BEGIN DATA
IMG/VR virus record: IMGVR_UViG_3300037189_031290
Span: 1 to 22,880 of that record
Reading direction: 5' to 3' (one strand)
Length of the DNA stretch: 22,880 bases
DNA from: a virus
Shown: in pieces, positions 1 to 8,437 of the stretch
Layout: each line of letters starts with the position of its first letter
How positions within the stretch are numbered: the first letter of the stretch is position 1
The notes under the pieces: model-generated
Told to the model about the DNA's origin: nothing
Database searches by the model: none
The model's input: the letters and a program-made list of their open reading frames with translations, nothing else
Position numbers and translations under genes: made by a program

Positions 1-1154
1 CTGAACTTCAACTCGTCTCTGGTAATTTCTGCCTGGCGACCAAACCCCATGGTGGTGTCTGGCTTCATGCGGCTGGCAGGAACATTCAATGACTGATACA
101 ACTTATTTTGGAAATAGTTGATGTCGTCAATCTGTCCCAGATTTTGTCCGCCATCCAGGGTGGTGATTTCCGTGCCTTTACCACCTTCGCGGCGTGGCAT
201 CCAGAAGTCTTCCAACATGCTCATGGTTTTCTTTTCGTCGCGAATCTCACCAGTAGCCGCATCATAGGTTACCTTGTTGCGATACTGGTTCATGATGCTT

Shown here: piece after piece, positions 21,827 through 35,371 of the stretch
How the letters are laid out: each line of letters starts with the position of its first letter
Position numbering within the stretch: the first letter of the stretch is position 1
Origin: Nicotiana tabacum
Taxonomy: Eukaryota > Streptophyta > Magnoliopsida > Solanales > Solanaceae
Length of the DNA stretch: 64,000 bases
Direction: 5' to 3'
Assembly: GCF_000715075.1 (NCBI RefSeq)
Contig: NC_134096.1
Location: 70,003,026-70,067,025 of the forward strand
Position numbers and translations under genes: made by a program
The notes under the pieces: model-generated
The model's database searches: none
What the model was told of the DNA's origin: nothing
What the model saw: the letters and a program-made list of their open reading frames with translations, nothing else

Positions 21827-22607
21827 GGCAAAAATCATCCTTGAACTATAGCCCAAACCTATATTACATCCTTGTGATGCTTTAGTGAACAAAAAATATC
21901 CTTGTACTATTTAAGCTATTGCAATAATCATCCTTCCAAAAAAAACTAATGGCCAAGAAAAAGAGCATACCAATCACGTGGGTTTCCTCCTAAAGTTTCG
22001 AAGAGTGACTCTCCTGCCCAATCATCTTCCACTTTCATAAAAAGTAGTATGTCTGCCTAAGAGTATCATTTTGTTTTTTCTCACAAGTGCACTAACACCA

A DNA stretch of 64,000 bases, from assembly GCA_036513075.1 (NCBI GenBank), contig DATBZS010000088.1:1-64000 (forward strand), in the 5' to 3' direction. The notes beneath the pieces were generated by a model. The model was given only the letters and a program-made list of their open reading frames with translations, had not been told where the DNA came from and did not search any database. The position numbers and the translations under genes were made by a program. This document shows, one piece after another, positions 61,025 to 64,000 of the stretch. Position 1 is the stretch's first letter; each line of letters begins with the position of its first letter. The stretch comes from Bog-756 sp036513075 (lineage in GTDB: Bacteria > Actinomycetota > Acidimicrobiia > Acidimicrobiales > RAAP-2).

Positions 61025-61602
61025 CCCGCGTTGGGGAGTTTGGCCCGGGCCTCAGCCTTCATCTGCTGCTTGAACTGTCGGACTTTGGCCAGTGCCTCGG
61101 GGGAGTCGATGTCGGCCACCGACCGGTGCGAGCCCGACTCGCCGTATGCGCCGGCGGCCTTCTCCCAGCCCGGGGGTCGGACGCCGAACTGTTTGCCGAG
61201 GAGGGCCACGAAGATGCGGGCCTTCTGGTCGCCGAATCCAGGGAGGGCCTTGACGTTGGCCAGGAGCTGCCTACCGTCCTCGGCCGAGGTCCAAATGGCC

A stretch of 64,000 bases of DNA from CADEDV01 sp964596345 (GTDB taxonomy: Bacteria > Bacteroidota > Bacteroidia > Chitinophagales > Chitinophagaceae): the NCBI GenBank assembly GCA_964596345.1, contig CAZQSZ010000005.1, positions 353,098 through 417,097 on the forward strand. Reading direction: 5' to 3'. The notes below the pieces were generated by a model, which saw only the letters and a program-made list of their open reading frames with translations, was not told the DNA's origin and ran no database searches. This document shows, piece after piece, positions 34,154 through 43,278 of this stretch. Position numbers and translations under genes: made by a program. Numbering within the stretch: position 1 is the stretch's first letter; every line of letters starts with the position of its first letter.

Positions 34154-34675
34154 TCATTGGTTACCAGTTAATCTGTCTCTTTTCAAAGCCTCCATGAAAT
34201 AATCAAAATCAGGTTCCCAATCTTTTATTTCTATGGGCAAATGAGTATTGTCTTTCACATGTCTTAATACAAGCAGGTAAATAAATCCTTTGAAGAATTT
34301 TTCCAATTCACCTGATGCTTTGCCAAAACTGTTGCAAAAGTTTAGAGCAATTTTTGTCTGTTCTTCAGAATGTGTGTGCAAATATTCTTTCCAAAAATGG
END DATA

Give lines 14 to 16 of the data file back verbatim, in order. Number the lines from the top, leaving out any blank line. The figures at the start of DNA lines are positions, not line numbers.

Positions 1-1154
1 CTGAACTTCAACTCGTCTCTGGTAATTTCTGCCTGGCGACCAAACCCCATGGTGGTGTCTGGCTTCATGCGGCTGGCAGGAACATTCAATGACTGATACA
101 ACTTATTTTGGAAATAGTTGATGTCGTCAATCTGTCCCAGATTTTGTCCGCCATCCAGGGTGGTGATTTCCGTGCCTTTACCACCTTCGCGGCGTGGCAT